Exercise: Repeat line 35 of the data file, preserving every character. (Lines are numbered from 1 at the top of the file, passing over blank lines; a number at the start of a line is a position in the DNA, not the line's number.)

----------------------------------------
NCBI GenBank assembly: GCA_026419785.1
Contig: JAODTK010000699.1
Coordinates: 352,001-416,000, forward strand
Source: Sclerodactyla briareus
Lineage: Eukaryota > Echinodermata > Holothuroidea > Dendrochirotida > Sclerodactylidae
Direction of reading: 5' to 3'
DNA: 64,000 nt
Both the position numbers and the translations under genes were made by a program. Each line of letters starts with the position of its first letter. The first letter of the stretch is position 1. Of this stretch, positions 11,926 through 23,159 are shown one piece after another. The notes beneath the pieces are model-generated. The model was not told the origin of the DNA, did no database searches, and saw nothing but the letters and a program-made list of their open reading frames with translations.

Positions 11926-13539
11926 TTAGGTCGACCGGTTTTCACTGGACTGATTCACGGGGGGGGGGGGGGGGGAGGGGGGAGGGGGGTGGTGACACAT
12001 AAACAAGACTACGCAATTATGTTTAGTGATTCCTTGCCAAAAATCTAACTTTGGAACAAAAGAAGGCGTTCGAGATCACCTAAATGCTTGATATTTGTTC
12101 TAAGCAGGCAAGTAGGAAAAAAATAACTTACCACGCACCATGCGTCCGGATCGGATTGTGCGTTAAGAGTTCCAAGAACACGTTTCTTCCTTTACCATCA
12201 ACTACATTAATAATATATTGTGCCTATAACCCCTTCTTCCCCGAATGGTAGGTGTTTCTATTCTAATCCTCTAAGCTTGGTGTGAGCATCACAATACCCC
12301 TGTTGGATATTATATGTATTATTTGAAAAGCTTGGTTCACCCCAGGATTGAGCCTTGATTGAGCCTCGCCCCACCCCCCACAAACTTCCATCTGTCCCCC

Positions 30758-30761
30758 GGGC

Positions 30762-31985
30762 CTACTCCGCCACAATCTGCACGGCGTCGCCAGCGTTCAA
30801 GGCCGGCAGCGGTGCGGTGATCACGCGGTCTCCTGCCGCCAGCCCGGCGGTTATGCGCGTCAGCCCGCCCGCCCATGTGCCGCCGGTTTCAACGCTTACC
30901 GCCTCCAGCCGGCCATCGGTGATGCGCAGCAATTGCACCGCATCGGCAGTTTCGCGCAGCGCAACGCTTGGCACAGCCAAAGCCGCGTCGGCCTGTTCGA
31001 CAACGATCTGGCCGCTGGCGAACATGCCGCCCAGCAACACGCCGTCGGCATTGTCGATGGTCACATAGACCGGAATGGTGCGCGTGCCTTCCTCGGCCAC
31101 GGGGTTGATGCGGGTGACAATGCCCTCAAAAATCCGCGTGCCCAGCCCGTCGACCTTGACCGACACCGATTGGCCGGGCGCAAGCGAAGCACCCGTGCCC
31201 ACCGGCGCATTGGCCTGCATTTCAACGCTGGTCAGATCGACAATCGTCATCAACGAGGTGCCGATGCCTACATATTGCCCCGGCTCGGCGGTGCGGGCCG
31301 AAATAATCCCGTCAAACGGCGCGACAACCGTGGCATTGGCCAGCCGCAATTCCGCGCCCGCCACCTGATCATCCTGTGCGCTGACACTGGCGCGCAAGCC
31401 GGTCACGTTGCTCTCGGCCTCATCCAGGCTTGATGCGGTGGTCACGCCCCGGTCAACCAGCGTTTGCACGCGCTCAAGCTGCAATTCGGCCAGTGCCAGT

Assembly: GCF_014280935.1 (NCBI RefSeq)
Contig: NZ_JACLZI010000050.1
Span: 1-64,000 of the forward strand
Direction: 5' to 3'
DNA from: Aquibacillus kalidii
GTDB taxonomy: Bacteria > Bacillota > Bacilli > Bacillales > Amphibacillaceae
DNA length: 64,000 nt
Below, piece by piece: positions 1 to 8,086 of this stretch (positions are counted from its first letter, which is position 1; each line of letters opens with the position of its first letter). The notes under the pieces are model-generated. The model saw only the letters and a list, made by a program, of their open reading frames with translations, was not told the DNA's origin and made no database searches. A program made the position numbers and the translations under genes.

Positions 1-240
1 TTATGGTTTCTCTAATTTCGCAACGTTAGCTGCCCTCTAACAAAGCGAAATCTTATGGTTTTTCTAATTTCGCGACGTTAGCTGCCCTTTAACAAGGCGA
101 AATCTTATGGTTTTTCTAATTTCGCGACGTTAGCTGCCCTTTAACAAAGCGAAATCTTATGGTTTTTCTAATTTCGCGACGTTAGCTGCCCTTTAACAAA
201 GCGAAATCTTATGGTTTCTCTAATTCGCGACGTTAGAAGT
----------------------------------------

1 TTATGGTTTCTCTAATTTCGCAACGTTAGCTGCCCTCTAACAAAGCGAAATCTTATGGTTTTTCTAATTTCGCGACGTTAGCTGCCCTTTAACAAGGCGA